Smoking – closely followed by obesity – is the largest cause of premature deaths around the world. However, a new study released by the CDC has found the cigarette smoking hit an all-time low last year: 13.7% of adults smoked cigarettes or used other tobacco products.
The news has been welcomed by health officials at the CDC. However, they are still working on reducing overall smoking rates, which are still around 1 in 7. Additionally, there has been a rise in e-cigarette use, with many smokers switching to vaping.
CDC director Dr. Robert R. Redfield said in a statement: “This marked decline in cigarette smoking is the achievement of a consistent and coordinated effort by the public health community and our many partners. Yet, our work is far from over.”
This particular survey looked at data from the 2018 National Health Interview Survey. It found that, overall, there has been a decline in smoking rates of around two thirds since the survey began in 1965. Broken down by product, these figures were:
- Cigarettes: 13.7 percent
- Cigars: 3.9 percent
- E-cigarettes: 3.2 percent
- Smokeless tobacco: 2.4 percent
- Pipes, water pipes, or hookahs: 1 percent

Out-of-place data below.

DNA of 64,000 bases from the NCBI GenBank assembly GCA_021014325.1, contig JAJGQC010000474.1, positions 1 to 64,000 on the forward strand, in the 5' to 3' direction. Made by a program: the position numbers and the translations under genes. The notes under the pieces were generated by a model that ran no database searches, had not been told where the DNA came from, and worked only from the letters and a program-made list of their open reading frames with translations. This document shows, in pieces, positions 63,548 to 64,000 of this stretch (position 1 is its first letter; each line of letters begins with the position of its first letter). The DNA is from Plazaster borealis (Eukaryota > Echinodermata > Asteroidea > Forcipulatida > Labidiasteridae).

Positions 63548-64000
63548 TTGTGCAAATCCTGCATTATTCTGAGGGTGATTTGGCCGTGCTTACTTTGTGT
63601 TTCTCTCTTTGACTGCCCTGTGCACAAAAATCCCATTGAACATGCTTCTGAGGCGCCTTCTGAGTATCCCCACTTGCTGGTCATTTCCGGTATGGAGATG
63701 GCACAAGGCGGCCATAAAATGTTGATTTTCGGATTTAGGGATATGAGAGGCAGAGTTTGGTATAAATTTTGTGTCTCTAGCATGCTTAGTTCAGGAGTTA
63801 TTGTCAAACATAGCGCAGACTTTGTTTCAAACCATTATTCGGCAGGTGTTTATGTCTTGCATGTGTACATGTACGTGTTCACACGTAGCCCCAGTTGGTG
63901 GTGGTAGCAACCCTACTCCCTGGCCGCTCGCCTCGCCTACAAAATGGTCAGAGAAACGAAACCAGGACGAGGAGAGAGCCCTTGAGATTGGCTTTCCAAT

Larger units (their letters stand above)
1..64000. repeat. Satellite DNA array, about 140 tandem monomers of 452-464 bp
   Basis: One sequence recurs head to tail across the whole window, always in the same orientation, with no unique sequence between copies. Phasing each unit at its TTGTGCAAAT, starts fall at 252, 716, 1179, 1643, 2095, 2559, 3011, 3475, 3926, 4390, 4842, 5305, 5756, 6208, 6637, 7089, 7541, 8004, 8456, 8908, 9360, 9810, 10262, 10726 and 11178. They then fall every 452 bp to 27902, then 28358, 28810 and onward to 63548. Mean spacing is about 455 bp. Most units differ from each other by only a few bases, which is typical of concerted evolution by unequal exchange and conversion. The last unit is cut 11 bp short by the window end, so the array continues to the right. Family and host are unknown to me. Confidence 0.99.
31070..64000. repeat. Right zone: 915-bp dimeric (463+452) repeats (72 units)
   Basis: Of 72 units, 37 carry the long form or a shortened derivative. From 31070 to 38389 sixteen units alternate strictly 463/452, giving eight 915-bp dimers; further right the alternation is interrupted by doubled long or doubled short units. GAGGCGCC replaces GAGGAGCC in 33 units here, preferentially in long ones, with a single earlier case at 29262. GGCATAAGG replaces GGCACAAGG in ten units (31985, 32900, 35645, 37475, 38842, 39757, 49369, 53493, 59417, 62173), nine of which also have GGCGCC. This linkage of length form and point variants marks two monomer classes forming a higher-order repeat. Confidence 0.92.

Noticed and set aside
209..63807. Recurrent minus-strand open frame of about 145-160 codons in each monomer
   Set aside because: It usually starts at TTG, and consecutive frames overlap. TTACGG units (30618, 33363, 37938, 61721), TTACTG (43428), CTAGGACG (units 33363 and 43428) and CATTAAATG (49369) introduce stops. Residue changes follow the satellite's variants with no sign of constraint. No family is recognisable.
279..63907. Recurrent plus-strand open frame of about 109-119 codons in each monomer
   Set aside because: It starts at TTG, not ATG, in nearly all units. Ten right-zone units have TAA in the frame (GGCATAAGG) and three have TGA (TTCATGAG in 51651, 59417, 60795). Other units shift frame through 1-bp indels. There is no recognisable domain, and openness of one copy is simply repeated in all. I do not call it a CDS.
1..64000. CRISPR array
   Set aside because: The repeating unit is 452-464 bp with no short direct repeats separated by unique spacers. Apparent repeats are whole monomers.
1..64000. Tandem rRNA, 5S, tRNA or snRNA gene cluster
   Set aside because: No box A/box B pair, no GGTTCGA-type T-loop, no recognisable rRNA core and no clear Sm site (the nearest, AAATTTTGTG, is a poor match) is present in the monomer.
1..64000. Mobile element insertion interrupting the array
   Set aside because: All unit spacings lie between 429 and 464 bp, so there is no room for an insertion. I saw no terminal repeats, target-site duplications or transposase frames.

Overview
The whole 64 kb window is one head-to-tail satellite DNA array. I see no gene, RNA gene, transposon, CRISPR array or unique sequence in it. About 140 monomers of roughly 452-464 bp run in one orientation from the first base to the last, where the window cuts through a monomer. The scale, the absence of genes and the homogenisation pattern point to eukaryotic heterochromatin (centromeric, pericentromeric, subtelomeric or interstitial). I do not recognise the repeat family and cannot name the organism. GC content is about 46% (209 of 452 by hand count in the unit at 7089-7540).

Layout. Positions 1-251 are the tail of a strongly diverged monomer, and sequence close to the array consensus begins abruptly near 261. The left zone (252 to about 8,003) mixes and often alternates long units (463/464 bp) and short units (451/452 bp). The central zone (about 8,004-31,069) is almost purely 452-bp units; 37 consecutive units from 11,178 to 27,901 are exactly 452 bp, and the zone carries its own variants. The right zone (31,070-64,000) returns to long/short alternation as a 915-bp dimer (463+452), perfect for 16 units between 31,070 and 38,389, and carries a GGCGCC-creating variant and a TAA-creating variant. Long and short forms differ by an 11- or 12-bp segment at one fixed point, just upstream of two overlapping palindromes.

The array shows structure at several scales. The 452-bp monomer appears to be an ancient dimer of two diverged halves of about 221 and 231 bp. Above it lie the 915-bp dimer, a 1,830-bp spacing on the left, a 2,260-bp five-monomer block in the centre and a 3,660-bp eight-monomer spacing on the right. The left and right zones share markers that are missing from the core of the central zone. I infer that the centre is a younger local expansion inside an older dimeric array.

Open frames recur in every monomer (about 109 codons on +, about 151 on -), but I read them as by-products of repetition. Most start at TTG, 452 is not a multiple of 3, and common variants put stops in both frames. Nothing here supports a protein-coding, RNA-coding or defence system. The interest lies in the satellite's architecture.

This follows other studies which have shown similar results. For example, one study into the number of teenagers smoking in England found that, in 1996, the number of teenagers smoking was 49%. In 2016, this was 19% and in 2018 it had fallen to just 16%
The CDC also noted, however, that the use of e-cigarettes had grown to 3.2% last year, and among young people this figure was 7.6%. Additionally, 19% of adults reported using more than one tobacco product in the last year.
FDA Commissioner Admiral Dr. Brett Giroir commented: “The sustained drop in adult smoking is encouraging as we work to reduce tobacco-related disease and death in the U.S. through science-driven policy, compliance and enforcement in addition to public education. We remain dedicated to keeping pace with the evolving tobacco product landscape to ensure strong regulatory oversight in light of the increases in youth use of e-cigarette products in the U.S.”